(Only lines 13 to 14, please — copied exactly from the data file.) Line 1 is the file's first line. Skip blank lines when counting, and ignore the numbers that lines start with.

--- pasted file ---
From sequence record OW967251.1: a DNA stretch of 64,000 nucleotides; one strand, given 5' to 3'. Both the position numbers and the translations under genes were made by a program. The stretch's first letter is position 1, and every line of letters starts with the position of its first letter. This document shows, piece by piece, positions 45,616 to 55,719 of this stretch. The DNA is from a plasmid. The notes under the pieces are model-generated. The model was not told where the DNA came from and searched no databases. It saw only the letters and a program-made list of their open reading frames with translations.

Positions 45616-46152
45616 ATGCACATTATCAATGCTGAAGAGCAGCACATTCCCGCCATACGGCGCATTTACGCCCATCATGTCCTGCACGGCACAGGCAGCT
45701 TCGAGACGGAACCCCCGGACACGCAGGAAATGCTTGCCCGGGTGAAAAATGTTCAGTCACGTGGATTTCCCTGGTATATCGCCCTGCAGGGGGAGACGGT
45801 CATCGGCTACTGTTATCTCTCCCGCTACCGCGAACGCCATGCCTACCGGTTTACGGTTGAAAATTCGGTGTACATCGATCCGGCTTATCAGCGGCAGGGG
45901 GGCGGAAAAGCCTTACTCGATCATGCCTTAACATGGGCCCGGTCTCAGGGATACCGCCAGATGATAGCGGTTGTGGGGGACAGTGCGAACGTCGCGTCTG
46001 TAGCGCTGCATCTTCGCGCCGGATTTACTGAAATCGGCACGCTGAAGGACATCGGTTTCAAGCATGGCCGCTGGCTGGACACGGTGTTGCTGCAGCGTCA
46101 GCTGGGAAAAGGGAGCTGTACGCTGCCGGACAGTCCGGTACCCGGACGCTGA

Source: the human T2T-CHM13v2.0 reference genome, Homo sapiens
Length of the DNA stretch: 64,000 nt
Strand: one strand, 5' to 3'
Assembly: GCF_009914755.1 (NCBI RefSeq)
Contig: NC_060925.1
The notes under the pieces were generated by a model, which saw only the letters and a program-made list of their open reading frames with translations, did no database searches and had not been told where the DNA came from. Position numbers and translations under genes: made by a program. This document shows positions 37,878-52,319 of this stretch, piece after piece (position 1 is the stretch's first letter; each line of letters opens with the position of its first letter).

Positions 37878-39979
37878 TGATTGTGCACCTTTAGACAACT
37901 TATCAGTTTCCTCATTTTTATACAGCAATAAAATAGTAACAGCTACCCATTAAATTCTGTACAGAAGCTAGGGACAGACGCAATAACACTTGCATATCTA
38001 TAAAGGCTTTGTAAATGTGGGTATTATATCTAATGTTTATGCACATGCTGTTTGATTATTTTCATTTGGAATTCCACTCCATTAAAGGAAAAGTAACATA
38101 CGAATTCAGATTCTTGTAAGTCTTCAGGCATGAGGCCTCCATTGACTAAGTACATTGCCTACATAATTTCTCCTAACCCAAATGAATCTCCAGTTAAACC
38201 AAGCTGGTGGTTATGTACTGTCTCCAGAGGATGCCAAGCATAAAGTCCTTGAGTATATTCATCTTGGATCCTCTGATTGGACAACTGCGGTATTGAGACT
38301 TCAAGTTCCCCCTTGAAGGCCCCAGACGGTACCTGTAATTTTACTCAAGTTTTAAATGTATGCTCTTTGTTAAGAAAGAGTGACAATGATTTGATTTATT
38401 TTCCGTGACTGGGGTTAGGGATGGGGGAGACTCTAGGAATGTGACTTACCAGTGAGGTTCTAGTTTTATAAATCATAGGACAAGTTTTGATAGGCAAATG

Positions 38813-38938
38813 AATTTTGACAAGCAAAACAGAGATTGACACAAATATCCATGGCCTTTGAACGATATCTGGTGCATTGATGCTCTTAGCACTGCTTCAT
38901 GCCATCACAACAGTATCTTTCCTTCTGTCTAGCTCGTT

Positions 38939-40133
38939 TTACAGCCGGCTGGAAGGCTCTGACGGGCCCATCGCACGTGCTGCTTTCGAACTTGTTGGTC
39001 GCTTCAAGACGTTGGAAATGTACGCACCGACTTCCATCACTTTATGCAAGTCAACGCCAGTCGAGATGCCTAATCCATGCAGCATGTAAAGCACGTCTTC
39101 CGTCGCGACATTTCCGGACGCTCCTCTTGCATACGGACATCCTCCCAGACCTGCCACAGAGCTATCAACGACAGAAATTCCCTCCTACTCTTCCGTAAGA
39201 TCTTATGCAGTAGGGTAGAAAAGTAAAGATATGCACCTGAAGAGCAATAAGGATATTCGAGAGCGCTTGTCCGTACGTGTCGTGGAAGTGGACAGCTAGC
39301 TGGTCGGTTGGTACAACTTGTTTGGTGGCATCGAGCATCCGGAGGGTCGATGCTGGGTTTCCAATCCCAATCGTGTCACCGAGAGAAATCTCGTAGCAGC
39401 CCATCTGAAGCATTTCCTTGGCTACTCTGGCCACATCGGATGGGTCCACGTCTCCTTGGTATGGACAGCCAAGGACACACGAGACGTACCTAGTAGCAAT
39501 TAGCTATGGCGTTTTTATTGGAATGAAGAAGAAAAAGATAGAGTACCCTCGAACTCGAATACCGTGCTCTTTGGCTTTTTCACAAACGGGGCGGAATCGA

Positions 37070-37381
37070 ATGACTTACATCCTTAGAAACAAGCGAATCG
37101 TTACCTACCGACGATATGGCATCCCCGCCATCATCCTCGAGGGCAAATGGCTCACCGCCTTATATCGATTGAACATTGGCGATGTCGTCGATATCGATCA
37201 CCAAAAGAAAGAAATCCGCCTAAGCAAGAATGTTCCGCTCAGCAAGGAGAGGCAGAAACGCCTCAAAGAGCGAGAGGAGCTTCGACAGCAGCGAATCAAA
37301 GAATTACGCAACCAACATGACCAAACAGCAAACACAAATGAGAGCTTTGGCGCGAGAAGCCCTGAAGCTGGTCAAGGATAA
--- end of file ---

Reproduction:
Contig: NC_060925.1
The notes under the pieces were generated by a model, which saw only the letters and a program-made list of their open reading frames with translations, did no database searches and had not been told where the DNA came from. Position numbers and translations under genes: made by a program. This document shows positions 37,878-52,319 of this stretch, piece after piece (position 1 is the stretch's first letter; each line of letters opens with the position of its first letter).